PARIS (Reuters) - The French economy should grow 0.2% in the fourth quarter, the Bank of France estimated on Tuesday, which would mark a slowdown from the third quarter as international trade disputes cloud the outlook for the global economy.
Business leaders expect industrial production to slow in November, particularly among carmakers which have been hit by trade disputes, and a slowdown in construction, the French central bank’s survey said.
The bank’s measure of sentiment in services dipped to 98 points in October from 99 last month, although sentiment in industry rose to 98 points in October from 96 in September.
France’s economy managed to defy forecasts for a slowdown in the third quarter after the government injected billions of euros of stimulus, enabling France to outperform Germany which is teetering on the brink of recession.
Third-quarter economic growth of 0.3% was good news for French President Emmanuel Macron, although concern remains about the impact of international trade disputes on both the euro zone and global economy.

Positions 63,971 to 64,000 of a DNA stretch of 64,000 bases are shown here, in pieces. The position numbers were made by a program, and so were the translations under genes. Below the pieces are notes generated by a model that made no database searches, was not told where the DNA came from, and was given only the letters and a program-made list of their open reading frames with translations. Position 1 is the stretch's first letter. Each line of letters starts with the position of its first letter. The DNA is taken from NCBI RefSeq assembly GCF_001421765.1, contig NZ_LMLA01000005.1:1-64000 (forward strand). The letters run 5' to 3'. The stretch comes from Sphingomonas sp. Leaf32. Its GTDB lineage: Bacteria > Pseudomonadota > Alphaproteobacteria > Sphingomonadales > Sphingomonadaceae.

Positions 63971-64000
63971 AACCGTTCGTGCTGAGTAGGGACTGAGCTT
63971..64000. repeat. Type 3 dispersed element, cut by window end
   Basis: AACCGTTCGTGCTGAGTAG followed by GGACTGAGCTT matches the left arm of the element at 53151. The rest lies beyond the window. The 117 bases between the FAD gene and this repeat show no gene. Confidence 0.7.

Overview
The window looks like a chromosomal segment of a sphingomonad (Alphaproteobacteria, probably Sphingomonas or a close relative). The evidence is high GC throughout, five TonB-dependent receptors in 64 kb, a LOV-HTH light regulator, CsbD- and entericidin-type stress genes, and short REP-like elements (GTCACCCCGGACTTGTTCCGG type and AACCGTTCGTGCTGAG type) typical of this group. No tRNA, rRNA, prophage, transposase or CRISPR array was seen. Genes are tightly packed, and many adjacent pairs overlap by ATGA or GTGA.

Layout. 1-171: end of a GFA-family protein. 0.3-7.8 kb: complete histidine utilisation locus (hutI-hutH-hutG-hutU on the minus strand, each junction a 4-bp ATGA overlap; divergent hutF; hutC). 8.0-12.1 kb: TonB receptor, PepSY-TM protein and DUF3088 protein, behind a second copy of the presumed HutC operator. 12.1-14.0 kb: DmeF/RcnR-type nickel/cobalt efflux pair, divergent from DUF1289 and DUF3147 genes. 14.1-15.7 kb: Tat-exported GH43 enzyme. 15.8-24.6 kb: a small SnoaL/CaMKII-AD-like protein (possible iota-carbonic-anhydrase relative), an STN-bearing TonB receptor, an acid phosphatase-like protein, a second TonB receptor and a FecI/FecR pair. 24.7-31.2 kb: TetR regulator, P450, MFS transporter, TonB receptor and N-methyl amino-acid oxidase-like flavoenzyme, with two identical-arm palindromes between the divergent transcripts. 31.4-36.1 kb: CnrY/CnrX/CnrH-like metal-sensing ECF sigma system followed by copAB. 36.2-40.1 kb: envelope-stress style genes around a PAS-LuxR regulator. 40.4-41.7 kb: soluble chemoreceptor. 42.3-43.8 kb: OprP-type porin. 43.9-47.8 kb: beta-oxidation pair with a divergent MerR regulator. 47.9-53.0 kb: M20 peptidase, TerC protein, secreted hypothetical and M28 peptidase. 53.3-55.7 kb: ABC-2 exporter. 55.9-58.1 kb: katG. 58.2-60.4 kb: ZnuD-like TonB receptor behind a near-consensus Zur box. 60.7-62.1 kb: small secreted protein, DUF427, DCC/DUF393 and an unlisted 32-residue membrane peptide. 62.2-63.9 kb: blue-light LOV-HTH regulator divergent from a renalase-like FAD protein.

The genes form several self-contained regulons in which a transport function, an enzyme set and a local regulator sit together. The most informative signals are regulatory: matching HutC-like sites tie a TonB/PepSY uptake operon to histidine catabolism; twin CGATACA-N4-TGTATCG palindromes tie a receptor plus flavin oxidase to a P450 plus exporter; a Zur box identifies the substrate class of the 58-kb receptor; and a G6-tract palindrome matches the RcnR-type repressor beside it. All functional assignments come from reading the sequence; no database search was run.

Swiss bank UBS said in a research note that it expected French growth of 1.3% in 2019 and 1% in 2020, compared to its forecasts of 0.5% growth for Germany in 2019 and 0.6% in 2020.
Brexit and a trade dispute between China and the United States have hit the German economy, which relies on exports, more than France and the French economy has been more resilient than Germany’s so far.
“Germany’s slowdown has had an impact obviously on France, with Germany being the largest European economy, but this is not new, as the slowdown had started in 2018. France, with a smaller export sector, had suffered less from this slowdown,” said Gilles Pradere, senior fund manager at Swiss investment firm RAM Active Investments.
Reporting by Sudip Kar-Gupta; editing by Dominique Vidalon, Larry King
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